V. The Modern Period, 1789–1914 > B. The French Revolution and Europe, 1789–1914 > 6. European Diplomacy, 1848–1914 > 1901, July–Aug
  The Encyclopedia of World History.  2001.
1901, July–Aug
Beginning of the negotiations for an Anglo-Japanese alliance.  1
1902, Jan. 30
The ANGLO-JAPANESE ALLIANCE (See 1902, Jan. 30), marking the end of Britain's “splendid isolation.”  2
March 20
Franco-Russian declaration in favor of the principles enunciated in the Anglo-Japanese Alliance and reserving the right to take counsel to safeguard their interests. This was generally taken as a counterblast to the new combination and an extension of the Franco-Russian Alliance to the Far East, but this was probably an exaggeration.  3
June 28
Renewal of the Triple Alliance for six years. The demands of the Italians for greater concessions were evaded, but they were given assurances with regard to Tripoli.  4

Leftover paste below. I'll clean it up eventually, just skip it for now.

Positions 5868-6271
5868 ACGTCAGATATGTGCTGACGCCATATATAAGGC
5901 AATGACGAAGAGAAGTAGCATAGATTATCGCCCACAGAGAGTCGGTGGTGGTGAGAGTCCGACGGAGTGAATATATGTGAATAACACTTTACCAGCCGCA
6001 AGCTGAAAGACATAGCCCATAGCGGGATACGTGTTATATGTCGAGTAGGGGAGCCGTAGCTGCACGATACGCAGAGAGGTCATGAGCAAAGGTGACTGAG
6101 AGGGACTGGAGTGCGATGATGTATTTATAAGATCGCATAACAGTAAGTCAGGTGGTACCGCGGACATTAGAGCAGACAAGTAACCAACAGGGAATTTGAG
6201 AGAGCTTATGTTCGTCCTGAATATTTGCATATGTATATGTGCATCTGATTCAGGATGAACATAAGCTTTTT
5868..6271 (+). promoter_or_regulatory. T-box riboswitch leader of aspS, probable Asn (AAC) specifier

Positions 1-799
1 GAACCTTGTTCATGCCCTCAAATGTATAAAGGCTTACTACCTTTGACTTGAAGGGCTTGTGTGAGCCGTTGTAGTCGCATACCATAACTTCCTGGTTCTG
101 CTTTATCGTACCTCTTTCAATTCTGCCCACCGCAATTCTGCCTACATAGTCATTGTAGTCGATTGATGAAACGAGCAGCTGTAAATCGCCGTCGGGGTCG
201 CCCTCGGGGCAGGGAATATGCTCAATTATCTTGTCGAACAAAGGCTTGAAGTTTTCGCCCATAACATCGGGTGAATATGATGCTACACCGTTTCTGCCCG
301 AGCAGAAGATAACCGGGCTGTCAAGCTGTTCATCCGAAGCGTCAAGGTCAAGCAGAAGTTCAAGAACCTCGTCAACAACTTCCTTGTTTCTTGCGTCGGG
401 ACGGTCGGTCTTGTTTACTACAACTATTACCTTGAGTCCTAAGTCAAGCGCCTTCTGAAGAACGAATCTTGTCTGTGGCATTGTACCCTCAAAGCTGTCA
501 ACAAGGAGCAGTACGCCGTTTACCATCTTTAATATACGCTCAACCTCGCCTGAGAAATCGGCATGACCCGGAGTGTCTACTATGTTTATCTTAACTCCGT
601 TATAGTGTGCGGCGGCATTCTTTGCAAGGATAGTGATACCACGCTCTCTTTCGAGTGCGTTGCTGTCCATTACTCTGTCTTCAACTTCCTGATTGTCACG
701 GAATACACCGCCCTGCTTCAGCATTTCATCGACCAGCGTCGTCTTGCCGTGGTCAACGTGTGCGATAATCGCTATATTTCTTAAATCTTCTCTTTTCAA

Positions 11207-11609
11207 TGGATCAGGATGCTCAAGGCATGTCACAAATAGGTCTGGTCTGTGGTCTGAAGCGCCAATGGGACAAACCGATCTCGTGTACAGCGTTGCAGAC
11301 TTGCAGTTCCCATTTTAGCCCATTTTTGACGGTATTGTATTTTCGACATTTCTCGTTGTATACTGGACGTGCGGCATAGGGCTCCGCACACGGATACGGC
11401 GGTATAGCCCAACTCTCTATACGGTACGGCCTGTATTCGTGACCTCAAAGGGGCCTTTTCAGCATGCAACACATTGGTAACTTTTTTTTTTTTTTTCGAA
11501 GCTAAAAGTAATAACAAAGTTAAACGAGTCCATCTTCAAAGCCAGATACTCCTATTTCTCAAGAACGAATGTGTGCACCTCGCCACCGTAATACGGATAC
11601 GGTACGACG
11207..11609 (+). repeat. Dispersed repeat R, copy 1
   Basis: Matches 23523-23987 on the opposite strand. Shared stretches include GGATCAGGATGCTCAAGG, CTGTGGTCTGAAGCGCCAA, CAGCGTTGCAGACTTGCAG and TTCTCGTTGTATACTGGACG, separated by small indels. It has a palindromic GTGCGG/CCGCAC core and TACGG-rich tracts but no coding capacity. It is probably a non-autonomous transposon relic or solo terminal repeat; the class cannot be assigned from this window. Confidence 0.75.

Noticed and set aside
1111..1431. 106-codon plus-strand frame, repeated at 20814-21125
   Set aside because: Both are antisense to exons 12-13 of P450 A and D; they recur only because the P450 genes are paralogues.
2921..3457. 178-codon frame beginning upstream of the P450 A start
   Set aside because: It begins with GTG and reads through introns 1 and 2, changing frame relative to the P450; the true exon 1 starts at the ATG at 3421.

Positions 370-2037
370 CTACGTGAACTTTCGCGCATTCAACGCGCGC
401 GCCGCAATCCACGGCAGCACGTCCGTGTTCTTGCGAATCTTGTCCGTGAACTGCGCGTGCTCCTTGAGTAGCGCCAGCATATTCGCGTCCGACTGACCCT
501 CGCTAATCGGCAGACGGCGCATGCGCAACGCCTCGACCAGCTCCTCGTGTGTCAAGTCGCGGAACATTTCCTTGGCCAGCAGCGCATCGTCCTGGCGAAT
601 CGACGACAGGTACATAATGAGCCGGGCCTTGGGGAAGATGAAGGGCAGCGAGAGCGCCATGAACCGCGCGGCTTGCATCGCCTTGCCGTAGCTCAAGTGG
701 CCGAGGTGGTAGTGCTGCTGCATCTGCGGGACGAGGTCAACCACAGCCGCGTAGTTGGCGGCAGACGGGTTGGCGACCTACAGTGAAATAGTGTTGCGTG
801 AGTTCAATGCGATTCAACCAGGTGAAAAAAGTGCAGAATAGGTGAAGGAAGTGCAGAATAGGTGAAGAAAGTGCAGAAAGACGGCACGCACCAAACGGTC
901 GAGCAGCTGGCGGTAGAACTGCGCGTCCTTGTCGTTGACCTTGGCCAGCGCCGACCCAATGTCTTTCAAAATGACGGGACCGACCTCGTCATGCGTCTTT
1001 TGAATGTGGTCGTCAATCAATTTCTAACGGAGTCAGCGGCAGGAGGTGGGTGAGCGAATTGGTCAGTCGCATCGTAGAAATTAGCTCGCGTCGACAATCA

Nov. 1
Italian note to France, assuring it that in the event of its being attacked, Italy would remain neutral: “the same shall hold good in case France, as the result of a direct provocation, should find herself compelled, in defense of her honor or of her security, to take the initiative of a declaration of war.” Italy also gave assurance that it was not a party and would not be a party to any military agreement in conflict with this declaration. Completion of the Italian-French entente. Nadir of the Triple Alliance, the relations between Italy and Austria being badly strained by irredentist agitation.  5
Nov. 8
Failure of the French agreement with Spain on Morocco. The French had offered the Spaniards a substantial part of northern Morocco as a sphere, but the Spanish government drew back for fear of antagonizing Britain.  6
The Encyclopedia of World History, Sixth edition. Peter N. Stearns, general editor. Copyright © 2001 by Houghton Mifflin Company. Maps by Mary Reilly, copyright 2001 by Houghton Mifflin Company. Published by Houghton Mifflin Company. All rights reserved.